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Interactive art display spreads color around Japan’s Hiroshima Castle and its grounds

Hiroshima Castle, in Japan, glows in the dark Feb. 27 during an art show commemorating the 400th anniversary of the Asano clan taking ownership of the castle and surrounding lands.

JAMES BOLINGER/STARS AND STRIPES

By JAMES BOLINGER | Stars and Stripes | Published: March 6, 2019

It takes only one touch to send waves of colored light sweeping across the ground in front of Hiroshima Castle. The walled garden in front of the 430-year-old structure has been turned into a glowing, interactive, nighttime wonderland honoring 400 years since the Asano Clan made Hiroshima its home.

Built in 1589, the structure is considered one of Japan’s top flatland castles. The art display — called the Digitized Hiroshima Castle — is a celebration of Nagaakira Asano, the first of the Hiroshima daimyo, or feudal lords, taking control of the castle in 1619.

His family maintained the castle for 12 generations, approximately 250 years, before the castle and surrounding lands were returned to the emperor in 1869.

The interactive wonderland, created by teamLab as part of its Digitized City art project, is open to the public daily from 6:30 to 9:30 p.m. and runs through April 7. The concept behind the Digitized City art project is to use digital technology to turn a city into art without physical alteration.

TeamLab is an interdisciplinary group of specialists that seeks to navigate the confluence of art, science, technology, design and the natural world.

The grounds surrounding the castle have been decorated with giant glowing eggs, called ovoids by the event designers. Some are more than 10 feet tall and change color and omit a sound unique to the new color as they are touched.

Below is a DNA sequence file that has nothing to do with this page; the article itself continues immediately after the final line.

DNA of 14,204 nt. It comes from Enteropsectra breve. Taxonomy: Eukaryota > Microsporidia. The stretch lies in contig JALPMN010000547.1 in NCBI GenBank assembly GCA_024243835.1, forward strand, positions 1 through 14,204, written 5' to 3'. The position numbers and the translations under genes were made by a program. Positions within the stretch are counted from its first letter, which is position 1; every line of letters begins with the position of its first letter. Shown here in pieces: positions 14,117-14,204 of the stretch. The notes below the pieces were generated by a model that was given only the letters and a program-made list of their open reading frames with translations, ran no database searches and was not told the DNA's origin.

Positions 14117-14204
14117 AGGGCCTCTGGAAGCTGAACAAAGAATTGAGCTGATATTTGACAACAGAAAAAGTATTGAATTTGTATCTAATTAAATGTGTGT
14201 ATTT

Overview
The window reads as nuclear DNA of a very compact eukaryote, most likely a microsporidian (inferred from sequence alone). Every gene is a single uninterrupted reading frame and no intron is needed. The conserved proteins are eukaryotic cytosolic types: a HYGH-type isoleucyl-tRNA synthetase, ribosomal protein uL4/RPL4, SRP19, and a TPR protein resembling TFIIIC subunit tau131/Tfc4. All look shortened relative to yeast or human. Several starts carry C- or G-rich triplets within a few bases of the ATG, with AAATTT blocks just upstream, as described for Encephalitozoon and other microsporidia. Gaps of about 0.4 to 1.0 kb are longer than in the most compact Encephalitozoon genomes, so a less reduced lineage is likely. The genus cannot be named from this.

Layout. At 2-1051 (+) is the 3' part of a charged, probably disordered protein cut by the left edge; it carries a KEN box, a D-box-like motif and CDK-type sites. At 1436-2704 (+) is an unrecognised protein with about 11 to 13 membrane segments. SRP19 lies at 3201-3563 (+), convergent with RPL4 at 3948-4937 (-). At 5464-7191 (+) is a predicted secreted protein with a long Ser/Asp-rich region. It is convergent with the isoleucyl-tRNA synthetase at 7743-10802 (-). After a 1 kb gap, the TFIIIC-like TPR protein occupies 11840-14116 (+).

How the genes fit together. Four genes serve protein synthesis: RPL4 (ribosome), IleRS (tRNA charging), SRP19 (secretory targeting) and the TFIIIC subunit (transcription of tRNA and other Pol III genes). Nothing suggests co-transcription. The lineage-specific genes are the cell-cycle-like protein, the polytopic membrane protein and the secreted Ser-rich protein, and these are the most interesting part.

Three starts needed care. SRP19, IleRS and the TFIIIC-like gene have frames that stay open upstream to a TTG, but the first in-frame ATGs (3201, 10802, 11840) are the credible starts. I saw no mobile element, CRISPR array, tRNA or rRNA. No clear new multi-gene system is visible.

That triggers the surrounding eggs to match the new color and tone, which spreads throughout the landscape. The result is a breathtaking visual and auditory experience where art and audience interaction collide.

Additionally, the castle, which stands on a hill and towers over the surrounding trees, is bathed in ever-changing light.

The nighttime skyline filled with Hiroshima’s skyscrapers is visible above the trees from the center of the display.

It’s an excellent opportunity to take some low-light photos with lots of color. However, flash photography and tripods/monopods are prohibited because they can interfere with others guests’ enjoyment of the park.

Adults also can learn about the history of Japan’s warring period between the 15th and 16th centuries, and the creation of Hiroshima Castle, while their children color a likeness of a famous general from Hiroshima. There are five generals to choose from, and each drawing is digitized after it is completed.

The animated likenesses are then projected onto a large, interactive wall outside the coloring tent. As children touch each figure, a speech bubble appears containing a famous quote spoken by that military officer.

The walk through the park is on nature trails, and the event organizers recommend that guests wear close-toed shoes.

boling.james@stripes.com
Twitter: @bolingerj2004

Digitized Hiroshima Castle

DIRECTIONS: About a 20-minute walk from Hiroshima Station. A map can be obtained from the tourist desk outside the station.

TIMES: Open daily, 6:30 p.m. to 9:30 p.m. Last entry at 9 p.m.

COSTS: 1,000 yen (about $8.95) for adults and 650 yen for children

FOOD: Food truck near the entrance serves hot chocolate and tea for 150 to 200 yen.

INFORMATION: Online: teamlab.art/e/hiroshima

Visitors walk among giant colored eggs during an art exhibit Feb. 27 at Hiroshima Castle, Japan.
JAMES BOLINGER/STARS AND STRIPES

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